Linda McClain: You know, I kind of felt like going to see him with the rule that we don’t talk about her. And I just want to see what he’s like when I talk to him. What is he like now? What is he gonna do? Is he gonna start having a fit? Is he gonna start screaming and hollering? Is he gonna be sitting there nice and just talking to me about the weather? I just want to see how he acts. Will he act like a normal person? Because, I mean, that’s why he got the death penalty. Because he can’t be around people.
But that’s probably what I would talk about, like, how is it in there, and maybe I’d think of something. Maybe just tell him how Lee’s doing or ask him how he’s doing. See if he can go without saying anything or just how he acts — like with my interaction with Tony. It wasn’t like the murdering Anthony Allen Shore. I’m like, “Where’s the monster? Come on.” I never saw that guy, but I did see the monster in Buster, so there you go. Many people saw the monster in Buster, so which is better? To have the monster all the time so you can be afraid, or the one like Tony?
Jordan Smith: What do you think?
Linda McClain: I don’t know. I think the all-the-time monster is where you can be afraid.
Jordan Smith: A few months later, Linda brought up the idea of talking to Charles again.
Linda McClain: I’d like to hear what he has to say. I’d like to hear the manner of tone he uses, because he’s not a nice person. I don’t care what he says to you guys. He is not a nice person. He is not a nice person.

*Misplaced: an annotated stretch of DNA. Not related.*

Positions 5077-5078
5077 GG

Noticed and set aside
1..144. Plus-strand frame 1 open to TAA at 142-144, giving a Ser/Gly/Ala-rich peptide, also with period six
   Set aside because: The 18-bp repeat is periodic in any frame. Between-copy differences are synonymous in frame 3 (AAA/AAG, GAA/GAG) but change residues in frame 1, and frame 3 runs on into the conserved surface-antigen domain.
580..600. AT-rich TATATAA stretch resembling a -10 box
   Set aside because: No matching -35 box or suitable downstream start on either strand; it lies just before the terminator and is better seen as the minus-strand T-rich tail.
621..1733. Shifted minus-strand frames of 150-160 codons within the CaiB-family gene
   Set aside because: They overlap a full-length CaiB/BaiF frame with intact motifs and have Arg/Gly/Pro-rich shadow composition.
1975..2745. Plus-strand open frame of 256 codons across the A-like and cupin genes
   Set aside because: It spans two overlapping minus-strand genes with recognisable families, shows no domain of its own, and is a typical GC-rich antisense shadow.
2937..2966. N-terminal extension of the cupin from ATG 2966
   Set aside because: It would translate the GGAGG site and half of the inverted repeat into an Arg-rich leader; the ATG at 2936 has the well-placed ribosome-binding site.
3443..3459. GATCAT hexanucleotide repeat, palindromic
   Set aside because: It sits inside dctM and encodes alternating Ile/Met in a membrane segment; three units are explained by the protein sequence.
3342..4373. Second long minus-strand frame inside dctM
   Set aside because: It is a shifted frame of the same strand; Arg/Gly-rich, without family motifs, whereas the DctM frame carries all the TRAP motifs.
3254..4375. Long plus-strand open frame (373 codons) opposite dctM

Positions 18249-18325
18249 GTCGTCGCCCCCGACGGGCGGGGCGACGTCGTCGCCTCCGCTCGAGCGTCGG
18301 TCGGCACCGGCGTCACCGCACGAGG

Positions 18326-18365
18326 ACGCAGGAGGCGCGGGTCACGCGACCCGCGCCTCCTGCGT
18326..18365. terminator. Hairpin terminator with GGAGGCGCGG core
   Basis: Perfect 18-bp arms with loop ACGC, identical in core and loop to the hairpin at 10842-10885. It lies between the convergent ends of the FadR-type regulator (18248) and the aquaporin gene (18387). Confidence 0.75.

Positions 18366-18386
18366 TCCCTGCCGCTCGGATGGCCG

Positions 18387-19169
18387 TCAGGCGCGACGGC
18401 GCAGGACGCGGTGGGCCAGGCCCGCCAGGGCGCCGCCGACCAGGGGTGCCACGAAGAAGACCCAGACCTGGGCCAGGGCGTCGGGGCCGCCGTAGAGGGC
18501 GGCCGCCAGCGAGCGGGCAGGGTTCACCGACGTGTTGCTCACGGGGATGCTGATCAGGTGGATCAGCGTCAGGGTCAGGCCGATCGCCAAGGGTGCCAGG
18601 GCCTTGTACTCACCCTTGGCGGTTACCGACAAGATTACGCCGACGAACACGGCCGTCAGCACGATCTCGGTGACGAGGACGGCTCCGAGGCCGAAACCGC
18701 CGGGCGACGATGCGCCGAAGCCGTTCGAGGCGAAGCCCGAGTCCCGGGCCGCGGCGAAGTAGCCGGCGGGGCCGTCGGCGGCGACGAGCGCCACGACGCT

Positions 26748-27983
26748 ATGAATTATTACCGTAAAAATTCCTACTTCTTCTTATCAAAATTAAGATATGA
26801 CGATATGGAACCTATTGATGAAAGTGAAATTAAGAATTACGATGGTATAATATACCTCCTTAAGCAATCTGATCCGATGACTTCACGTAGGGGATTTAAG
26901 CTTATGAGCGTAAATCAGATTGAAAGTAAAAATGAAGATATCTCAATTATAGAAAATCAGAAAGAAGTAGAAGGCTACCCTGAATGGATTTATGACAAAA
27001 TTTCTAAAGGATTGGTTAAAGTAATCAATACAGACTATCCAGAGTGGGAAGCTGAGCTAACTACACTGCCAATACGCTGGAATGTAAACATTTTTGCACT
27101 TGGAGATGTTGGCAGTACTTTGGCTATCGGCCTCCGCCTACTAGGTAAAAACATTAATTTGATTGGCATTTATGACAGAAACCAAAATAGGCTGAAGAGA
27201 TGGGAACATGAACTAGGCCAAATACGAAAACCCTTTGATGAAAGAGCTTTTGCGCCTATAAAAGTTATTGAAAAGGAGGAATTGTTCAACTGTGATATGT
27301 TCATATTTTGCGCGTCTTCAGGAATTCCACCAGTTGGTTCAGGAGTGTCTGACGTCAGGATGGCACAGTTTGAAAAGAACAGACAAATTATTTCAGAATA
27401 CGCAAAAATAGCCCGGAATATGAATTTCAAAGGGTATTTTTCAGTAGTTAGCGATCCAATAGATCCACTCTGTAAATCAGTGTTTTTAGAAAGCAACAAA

He can fool you, just like Tony Shore. Tony Shore could fool the damn pants off of somebody, and if he didn’t fool the pants off of you, he would rip them off of you and kill you.
I don’t know what kind of charmer he’s turned into, because he’s never been a charmer to me, not like Tony Shore was. But I don’t know what he got on you two, or why you think he’s so sweet or whatever you think he is. He’s a monster. He’s not sweet. There’s nothing sweet about him.
Jordan Smith: This is another of her concerns. That somehow Charles has done to us what Shore did to her. That we don’t see Charles for who she believes he is.
There’s also something else that’s been bothering her: what we told her about the serology work from 1992 that the state hid. That, combined with the more recent DNA results, troubles her. She understands the significance of this kind of evidence. She’s watched enough true crime, including shows about wrongful convictions. But she really doesn’t know what to do with this information.
Liliana Segura: This is another way in which wrongful convictions are so harmful to the people who believed that their loved one’s murder had been solved. The crime and trial are traumatic enough. But when years or decades later people are confronted with evidence suggesting the state got it wrong, that’s a whole other nightmare.
Linda McClain: I don’t know, I think it’s just more confusing. It’s so confusing. I hate being confused about things. And I don’t understand it. I think they made a mistake. Even though they say they didn’t make a mistake. Well, why are they going to say they did make a mistake? But I don’t understand the whole thing. I don’t understand why, where it came from. It does drive me crazy. Don’t think it doesn’t drive me crazy, because it does. But don’t think I think he’s innocent, because I don’t. He is not innocent.